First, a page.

Lindsey Graham to Call Four Carter Page FISA Signers to Testify

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Lindsey Graham to Call Four Carter Page FISA Signers to Testify

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Senate Judiciary Committee Chairman Lindsey Graham (R-S.C.) vowed to call four signers of Foreign Intelligence Surveillance Act (FISA) warrants against former Trump campaign advisor Carter Page to testify in light of the Justice Department Inspector General’s report on FISA abuse.

Graham told CBS News that he would pursue private depositions and public testimony from former FBI Director James Comey, former FBI Deputy Director Andrew McCabe, former Attorney General Sally Yates, and former Deputy Attorney General Rod Rosenstein.

The prominent Republican also plans to call in current FBI chief Christopher Wray, who took over at the bureau following Comey’s firing in 2017. Wray was not involved in the approval of FISA applications for Page.

Graham said he will provide the Justice Department with a witness list for the FISA hearings shortly, and the hearings may begin between late February and early March.

“I’m going to get to the bottom of the FISA work process because it was an abuse of power of the Department of Justice, the FBI,” the South Carolinian lawmaker told Margaret Brennan on Face the Nation Sunday.

The December report by DOJ Inspector General Michael Horowitz concluded that the FBI made serious missteps in its investigation into the Trump campaign. Horowitz said there were at least 17 “significant errors and omissions” in the Page FISA applications made between fall 2016 and summer 2017.

The FISA filings were based on the unverified dossier authored by British former spy Christopher Steele, who had been hired by the opposition research firm Fusion GPS on behalf of the Hillary Clinton campaign and Democratic National Committee through the law firm Perkins Coie.

In one of the most damning findings of the Horowitz report, it is now known that FBI lawyer Kevin Clinesmith altered an e-mail used by officials as they prepared to present their case for spying on Page to the FISA court.

As The New American has previously reported:

Among the irregularities discovered by Horowitz was a doctored e-mail sent to the FBI from the CIA concerning Page. The CIA explained to the FBI that Page had contacts with Russians from 2008 to 2013, but Page had already reported these contacts to the CIA, and was in fact serving as an operational contact and informant on Russians’ business and intelligence interests for the agency.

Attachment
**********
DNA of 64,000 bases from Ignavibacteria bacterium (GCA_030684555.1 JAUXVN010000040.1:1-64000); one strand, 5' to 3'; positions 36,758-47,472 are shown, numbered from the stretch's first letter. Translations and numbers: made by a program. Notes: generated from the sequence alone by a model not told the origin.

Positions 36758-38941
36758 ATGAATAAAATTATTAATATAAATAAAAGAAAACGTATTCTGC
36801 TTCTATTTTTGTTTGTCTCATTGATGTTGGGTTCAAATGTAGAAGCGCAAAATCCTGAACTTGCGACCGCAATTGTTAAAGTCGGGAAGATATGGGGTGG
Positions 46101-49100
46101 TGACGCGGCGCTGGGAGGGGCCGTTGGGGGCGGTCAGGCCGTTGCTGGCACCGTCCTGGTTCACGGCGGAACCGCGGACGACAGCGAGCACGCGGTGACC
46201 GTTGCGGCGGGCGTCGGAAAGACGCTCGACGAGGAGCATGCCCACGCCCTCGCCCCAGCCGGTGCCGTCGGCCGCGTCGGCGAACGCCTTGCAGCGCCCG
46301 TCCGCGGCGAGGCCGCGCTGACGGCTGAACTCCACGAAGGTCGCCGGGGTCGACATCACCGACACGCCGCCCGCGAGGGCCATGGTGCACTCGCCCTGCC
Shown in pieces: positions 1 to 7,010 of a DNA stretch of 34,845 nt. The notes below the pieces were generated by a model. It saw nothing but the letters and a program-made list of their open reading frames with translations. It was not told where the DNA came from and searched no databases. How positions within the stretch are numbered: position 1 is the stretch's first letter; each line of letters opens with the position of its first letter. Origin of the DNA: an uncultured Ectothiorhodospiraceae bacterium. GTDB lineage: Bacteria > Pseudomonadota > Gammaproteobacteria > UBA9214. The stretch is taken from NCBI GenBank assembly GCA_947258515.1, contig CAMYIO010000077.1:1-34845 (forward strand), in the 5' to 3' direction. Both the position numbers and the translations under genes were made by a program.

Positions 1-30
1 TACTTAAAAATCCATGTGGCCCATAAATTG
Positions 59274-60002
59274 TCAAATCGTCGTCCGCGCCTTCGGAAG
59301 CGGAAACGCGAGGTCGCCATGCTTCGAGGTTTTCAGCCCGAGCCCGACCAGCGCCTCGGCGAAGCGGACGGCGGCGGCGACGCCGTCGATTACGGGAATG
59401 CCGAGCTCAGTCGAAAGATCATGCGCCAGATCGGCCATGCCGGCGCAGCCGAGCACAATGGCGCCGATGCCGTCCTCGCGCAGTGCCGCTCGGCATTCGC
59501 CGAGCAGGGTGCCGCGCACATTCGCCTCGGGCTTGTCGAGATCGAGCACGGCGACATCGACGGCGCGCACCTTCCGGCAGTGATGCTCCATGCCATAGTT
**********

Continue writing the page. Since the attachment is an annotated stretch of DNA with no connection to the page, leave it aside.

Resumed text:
Despite this, someone within the FBI chose to alter the e-mail to make it appear to the court that the CIA had only said that Page was not an active source for them. The FBI chose to not include in its warrant request to the FISC that Page was a volunteer working with the CIA.

“That so many basic and fundamental errors were made by three separate, hand-picked teams on one of the most sensitive FBI investigations that was briefed to the highest levels within the FBI, and that FBI officials expected would eventually be subjected to close scrutiny, raised significant questions regarding the FBI chain of command’s management and supervision of the FISA process,” Horowitz said.

U.S. Attorney John Durham has been conducting a probe into the origins of the Russia investigation, which ultimately did not determine that President Trump colluded with the foreign power.

In a House hearing last week, Representative John Ratcliffe (R-Texas) said that the Justice Department and FISA Court “acknowledge that this was illegal surveillance with respect to at least several of these FISA applications because there was no probable cause or proper predication. Correct?” Wray responded, “Right,” leading to speculation that Durham’s probe will result in charges.

However, the DOJ has declined to pursue criminal charges against McCabe for allegedly lying to investigators about authorizing media disclosures. “We write to inform you that, after careful consideration, the government has decided not to pursue criminal charges against your client, Andrew G. McCabe, arising from the referral by the Office of Inspector General,” federal prosecutors wrote.

This same week, however, federal prosecutors recommended a sentence of up to nine years in prison for Roger Stone, the Trump ally charged with lying to the FBI in relation to the Mueller probe.

President Trump took to Twitter to voice his discontent with the sentence recommendation, and Justice Department leadership recommended a lighter sentence, prompting four prosecutors on the Stone case to resign in protest.

The situation has provoked outrage from Democrats, with some, like Senator Elizabeth Warren (Mass) calling on Barr to step down or be impeached.

The president asserted that while he did not interfere in the Justice Department’s decision, he has a legal right to do so.

Luis Miguel is a writer whose journalistic endeavors shed light on the Deep State, the immigration crisis, and the enemies of freedom. Follow his exploits on FacebookTwitterBitchute, and at

Courtesy of The New American